Cindy Walls trusts that her Bishop O’Connell teams will come together in the end of the season, and cap off the cross country season in style.
[button-red url=”http://va.milesplit.com/meets/126960/results/227470″ target=”_self” position=”left”] Division 1 Boys [/button-red]Forgive her confidence, but it’s happened the last five years. When the Lady Knights posted their sixth-straight Virginia Independent Schools state championship Nov. 9, it wasn’t a surprise, but the race still held some tension for Walls.
[button-red url=”http://va.milesplit.com/meets/126960/results/227471″ target=”_self” position=”left”] Division 1 Girls[/button-red]
The finishing touches were going on the cross country legacy of her star runner,Devin Nihill. Hobbled by bunions, Nihill’s footing on her senior season was tenuous, with a two-week layoff when the pain became too much.
Walls said it got to the point where she and Nihill had to pick her battles for her remaining season, choosing more conservative [button-red url=”http://va.milesplit.com/meets/126960/results/227472″ target=”_self” position=”left”] Division 2 Boys[/button-red]running over what had been her ambition to set the Washington Catholic Athletic Conference record.
“It was hard for her to accept that there were some limits on the season,” Walls said. “She came in with some big goals for herself, but [button-red url=”http://va.milesplit.com/meets/126960/results/227472″ target=”_self” position=”left”] Division 2 Girls[/button-red]she put some of them aside to help the team.”
Individually, she did manage to win the WCAC title for the first time, as her team won its fifth area title. “The state meet was really hard for her, she came a long way during her career here to have her feet take her chances away at chasing her individual goals,” Walls said. “She fought through a lot of pain to run with her team, and she learned some lifelong lessons from that. She never complained, but you could tell how hard it was to even run at times.”
She finished her career off (she’ll go back to lacrosse soon, which she will play at Drexel University) with a sixth place finish at the state meet at the Woodberry Forest School, helping the Knights to a comfortable margin over Richmond’s St. Catherine’s School, with five runners in the top 21. Belen Rogers was close behind in eighth, with Theresa Matula in 13th, Taylor Chamness in 17th andCatherine Arendt in 21st.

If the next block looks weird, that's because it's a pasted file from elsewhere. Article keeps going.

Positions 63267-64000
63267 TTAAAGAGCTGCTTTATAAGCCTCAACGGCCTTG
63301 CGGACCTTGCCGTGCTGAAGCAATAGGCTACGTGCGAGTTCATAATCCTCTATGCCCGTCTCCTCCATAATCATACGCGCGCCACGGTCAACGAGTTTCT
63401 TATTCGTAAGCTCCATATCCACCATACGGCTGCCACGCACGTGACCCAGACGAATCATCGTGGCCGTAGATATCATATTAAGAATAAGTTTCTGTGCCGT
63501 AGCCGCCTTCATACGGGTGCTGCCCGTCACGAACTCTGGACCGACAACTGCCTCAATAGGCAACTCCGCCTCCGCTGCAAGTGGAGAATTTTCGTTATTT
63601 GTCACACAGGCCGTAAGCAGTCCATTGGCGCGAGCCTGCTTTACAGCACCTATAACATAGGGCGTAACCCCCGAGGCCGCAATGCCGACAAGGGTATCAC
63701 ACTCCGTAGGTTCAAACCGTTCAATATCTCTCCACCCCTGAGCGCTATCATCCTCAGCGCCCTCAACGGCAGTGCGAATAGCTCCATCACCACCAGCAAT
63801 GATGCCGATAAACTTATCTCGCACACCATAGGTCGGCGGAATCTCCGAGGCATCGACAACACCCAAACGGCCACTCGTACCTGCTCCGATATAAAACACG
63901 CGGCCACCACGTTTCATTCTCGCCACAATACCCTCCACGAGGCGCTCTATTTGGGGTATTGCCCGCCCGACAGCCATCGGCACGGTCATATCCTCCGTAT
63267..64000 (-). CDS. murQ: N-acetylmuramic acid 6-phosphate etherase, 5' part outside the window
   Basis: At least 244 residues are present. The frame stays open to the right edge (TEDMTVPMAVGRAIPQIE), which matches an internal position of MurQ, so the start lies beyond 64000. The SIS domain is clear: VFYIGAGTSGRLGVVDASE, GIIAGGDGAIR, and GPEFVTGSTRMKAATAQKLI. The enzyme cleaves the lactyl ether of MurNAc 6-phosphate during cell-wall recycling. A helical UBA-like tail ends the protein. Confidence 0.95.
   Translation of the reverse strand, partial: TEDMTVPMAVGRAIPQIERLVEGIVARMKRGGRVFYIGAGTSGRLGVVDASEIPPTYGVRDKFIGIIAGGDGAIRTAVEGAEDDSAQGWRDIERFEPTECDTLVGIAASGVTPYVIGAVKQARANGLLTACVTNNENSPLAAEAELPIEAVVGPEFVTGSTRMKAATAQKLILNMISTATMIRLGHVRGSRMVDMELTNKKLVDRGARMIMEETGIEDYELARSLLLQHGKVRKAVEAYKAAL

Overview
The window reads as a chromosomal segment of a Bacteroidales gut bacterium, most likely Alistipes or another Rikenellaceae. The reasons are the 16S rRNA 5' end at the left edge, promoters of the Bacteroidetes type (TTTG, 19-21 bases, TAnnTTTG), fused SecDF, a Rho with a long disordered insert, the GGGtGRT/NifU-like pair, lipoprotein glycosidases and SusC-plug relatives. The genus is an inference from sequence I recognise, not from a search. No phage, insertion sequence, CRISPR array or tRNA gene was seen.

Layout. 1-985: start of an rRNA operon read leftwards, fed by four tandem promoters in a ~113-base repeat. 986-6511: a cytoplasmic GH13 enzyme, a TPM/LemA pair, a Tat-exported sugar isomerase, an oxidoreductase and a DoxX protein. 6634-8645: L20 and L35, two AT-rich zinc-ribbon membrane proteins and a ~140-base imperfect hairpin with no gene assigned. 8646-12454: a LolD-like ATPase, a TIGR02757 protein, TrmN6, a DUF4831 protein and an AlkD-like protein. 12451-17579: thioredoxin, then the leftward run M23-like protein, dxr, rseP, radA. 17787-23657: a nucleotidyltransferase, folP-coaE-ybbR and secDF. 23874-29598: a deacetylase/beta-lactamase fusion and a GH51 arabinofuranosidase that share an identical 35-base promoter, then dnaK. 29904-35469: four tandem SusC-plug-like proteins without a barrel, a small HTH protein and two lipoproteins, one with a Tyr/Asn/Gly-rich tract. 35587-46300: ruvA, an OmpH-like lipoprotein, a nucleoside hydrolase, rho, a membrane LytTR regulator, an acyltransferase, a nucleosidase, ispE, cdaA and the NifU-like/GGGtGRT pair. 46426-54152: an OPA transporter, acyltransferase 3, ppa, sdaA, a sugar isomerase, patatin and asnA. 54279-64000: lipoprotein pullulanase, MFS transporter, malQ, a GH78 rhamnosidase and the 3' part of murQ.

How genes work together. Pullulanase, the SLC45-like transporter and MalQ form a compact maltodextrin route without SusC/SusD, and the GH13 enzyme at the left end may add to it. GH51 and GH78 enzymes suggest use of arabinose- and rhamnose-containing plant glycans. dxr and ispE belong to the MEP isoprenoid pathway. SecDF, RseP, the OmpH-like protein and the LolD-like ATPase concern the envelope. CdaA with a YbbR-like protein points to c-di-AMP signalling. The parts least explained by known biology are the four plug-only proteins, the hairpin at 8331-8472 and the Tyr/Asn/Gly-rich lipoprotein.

O’Connell’s victory might have been even more dominant, but senior Megan David, the Lady Knights’ routine third-fastest runner, shattered her tibia during the race and understandably did not finish. David was a sprinter and high jumper on the track team who was running cross country for the first time.
Walls said the team’s rigorous early season schedule tempered her runners for the postseason, thanks to the stiff competition in northern Virginia and the difficult courses.
“We’re running terrain that other teams can’t find nearby,” she said. “Teams from schools near the beach are running fast times early in the season, but those courses are flat. We might not finish with intimidating times early on, but we’re ready for a more tactical state meet course.”
On the men’s side, Bishop O’Connell’s J.J LaPointe finished second, leading his team, which graduated six runners last year, to a 13th place finish. Paul IV finished third to lead the D.C.-area contingent. Trinity Meadowview was the first area team to finish, in third, in the small school boys division, and the Wakefield School finished third on the girls’ side.
St. Albans and GVS’s Vivian Kelly won their first DC cross country titles while St. Johns’ girls and St. Albans’ Pierre Attiogbe repeated.
Beach Drive remains closed to through traffic year-round, locals win conference, USATF titles.
Capt. Kyle King won the Marine Corps Marathon, a year after he planned to make his debut at the race, and Chelsea Baker of the British Royal Navy made tremendous strides winning the women’s race.
Bib swapping may seem like it wouldn’t matter, but it has far-reaching consequences for runners and races.
Born in 1984 as the George Washington Parkway Classic, it is among the most scenic and spacious distance races on the East Coast. From the serene beauty of our spacious course meandering through the finest spring bloom in the DC